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Tara Wall Can't Explain How Romney Would Offset Tax Cuts And Balance Budget By 2020

Here's what we get to look forward to if Mitt Romney wins the presidential election. More ex-Bushies making their way back on to our television sets, like Tara Wall, who I had hoped to never see on the air again after Bush finally left office. No

Here's what we get to look forward to if Mitt Romney wins the presidential election. More ex-Bushies making their way back on to our television sets, like Tara Wall, who I had hoped to never see on the air again after Bush finally left office. No such luck since Romney's hired her as an adviser, and not a very good one at that. How bad are you on the stump when you let MSNBC's little Luke Russert trip you up?

From Think Progress: Romney Adviser Stumped On How Romney Would Reduce The Debt:

Mitt Romney’s campaign has fired back at questions about his tenure at Bain Capital and his failure to release tax returns by blaming President Obama’s campaign for not wanting to talk about the economy. Given a chance to talk about the economy this morning, though, a Romney adviser failed to deliver specifics about how his plan would boost economic growth while also balancing the budget, as Romney claims he will do.

As ThinkProgress has noted, Romney’s plan to provide a massive tax cut to the rich would blow a hole in the federal budget Romney promises to balance by 2020. When MSNBC’s Luke Russert asked Romney adviser Tara Wall how Romney would offset the lost revenue, she failed to offer any specifics, telling Americans they could instead “research” his plan to find them. When Russert returned to the subject, Wall again failed to deliver an answer, saying Romney’s business experience is the reason he would balance the budget:

RUSSERT: What are the offsets? What are we specifically going to do to balance the budget?

WALL: Well, I believe Americans will hear a lot more about Governor Romney’s plan, and if you want to see in depth what his plan is, you can certainly research that and look at that more in depth. But overall, there have been a number of new regulations, over-zealous regulations, on small businesses enacted by this administration, and we have to look at those things. [...]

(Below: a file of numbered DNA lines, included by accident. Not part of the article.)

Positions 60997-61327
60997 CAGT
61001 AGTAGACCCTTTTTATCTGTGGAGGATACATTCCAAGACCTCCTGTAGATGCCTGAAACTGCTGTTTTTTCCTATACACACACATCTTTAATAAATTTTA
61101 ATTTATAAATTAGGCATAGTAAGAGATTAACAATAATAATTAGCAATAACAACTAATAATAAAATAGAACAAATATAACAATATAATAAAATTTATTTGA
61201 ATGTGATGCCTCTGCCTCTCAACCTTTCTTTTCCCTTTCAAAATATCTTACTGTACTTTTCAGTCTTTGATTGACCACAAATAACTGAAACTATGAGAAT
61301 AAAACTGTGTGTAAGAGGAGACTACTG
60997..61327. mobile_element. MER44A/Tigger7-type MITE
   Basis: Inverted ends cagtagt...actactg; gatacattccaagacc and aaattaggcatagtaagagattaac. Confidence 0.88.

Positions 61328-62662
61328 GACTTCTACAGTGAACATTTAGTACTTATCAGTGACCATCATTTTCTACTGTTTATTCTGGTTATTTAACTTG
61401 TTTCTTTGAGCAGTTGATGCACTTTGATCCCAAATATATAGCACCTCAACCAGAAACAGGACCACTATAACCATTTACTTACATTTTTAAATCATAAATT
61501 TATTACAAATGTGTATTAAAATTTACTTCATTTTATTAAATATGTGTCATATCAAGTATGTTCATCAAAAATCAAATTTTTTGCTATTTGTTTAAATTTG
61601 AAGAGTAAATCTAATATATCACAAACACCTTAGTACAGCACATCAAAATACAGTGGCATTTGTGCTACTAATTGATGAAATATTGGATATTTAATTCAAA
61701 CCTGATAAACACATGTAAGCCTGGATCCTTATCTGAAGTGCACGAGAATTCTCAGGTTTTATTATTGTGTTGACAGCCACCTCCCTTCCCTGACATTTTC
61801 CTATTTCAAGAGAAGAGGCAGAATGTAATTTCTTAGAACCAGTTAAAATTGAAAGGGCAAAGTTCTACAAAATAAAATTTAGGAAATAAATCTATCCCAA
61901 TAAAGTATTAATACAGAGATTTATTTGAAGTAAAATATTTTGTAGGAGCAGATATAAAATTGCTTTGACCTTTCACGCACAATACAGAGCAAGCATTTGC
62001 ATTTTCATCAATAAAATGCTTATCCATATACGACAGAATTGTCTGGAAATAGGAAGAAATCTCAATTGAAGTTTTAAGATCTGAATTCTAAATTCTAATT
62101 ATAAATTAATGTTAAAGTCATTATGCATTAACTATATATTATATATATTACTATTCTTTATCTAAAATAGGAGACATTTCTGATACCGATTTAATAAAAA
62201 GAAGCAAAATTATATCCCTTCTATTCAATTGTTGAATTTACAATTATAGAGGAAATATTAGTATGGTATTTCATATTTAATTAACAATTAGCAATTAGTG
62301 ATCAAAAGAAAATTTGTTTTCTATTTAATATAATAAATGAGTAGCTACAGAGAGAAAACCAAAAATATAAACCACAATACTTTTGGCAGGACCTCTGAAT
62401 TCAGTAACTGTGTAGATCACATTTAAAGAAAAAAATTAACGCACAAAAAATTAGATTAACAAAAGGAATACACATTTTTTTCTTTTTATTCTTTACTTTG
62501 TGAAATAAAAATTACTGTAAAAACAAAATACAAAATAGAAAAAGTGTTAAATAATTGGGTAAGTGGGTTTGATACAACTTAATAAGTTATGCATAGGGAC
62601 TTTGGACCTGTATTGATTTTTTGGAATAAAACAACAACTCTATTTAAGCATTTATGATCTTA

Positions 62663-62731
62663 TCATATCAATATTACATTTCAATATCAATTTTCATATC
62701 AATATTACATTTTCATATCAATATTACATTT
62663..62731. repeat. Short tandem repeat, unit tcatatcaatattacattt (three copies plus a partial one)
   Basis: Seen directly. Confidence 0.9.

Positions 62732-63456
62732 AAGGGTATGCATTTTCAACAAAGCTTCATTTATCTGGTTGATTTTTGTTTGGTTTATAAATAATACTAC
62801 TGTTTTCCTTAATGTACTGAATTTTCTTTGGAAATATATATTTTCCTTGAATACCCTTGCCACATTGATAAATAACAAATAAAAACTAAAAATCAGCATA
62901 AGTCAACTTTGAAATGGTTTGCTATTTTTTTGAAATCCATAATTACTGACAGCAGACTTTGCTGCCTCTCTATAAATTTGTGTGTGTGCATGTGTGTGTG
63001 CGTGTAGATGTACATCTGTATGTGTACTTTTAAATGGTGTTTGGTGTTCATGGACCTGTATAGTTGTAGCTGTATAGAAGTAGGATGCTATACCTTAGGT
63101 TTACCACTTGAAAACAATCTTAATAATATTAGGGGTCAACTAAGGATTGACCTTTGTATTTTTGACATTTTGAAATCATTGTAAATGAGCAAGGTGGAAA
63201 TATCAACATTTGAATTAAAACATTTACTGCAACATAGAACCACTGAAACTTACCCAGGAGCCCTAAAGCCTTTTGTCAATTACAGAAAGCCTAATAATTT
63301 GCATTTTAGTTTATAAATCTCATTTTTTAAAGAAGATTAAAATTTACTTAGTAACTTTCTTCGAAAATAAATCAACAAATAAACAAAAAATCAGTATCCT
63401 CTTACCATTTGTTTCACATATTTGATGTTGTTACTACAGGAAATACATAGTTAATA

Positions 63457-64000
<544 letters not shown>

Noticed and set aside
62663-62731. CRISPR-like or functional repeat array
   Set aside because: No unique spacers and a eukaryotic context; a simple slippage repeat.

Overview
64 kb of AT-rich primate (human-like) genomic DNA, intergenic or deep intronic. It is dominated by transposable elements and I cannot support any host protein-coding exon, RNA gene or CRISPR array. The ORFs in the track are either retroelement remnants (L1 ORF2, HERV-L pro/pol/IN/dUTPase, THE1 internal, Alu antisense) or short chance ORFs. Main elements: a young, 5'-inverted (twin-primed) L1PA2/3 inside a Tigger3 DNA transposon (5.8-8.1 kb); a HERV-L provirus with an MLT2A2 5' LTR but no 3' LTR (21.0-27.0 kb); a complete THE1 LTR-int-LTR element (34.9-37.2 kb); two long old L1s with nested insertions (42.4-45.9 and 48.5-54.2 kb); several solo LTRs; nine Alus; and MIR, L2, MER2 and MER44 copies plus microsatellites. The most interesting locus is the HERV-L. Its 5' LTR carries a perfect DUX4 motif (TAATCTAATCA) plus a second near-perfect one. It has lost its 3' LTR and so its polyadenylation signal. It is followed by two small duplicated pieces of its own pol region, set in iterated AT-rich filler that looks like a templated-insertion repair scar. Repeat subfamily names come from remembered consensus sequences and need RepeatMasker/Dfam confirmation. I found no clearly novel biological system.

RUSSERT: Even with those small business cuts you’re talking about, they’re in the billions. We’re talking trillions with a T. Non-partisan: increase by the debt, Mr. Romney’s plan with these tax cuts, by $2.6 trillion. Why are there no specifics? You guys want to talk about big ideas, you don’t want to talk about Bain and the tax issues. I don’t want to talk about that. I’m asking you specifically: How does Mitt Romney’s plan balance the budget by 2020?

WALL: I think, if you look at the economic numbers, I’m not an economist and I’m not going to play an economist, I think that Mitt Romney has a proven record of bringing economies back. He brought down unemployment as governor, he created jobs as a governor, he was effective as a businessperson overall, and I think you have to apply those concepts. [...] You can’t discount that, and you can’t discount the fact that we have to be able to look at how we begin solving the debt problem and bringing that down, and to do that, number one, is to start with streamlining our tax code, bringing down our marginal tax rate, the regulations that have been overburdensome, and making real true spending cuts.

As they noted, the trouble with that is, Romney hasn't provided a plan with any specifics that would offset the tax cuts. We all know where he'd likely get the money, which is taking it out of the hides of the poor and the middle class. I'm sure he'd rather not put that in writing since it might harm his chances of being elected.

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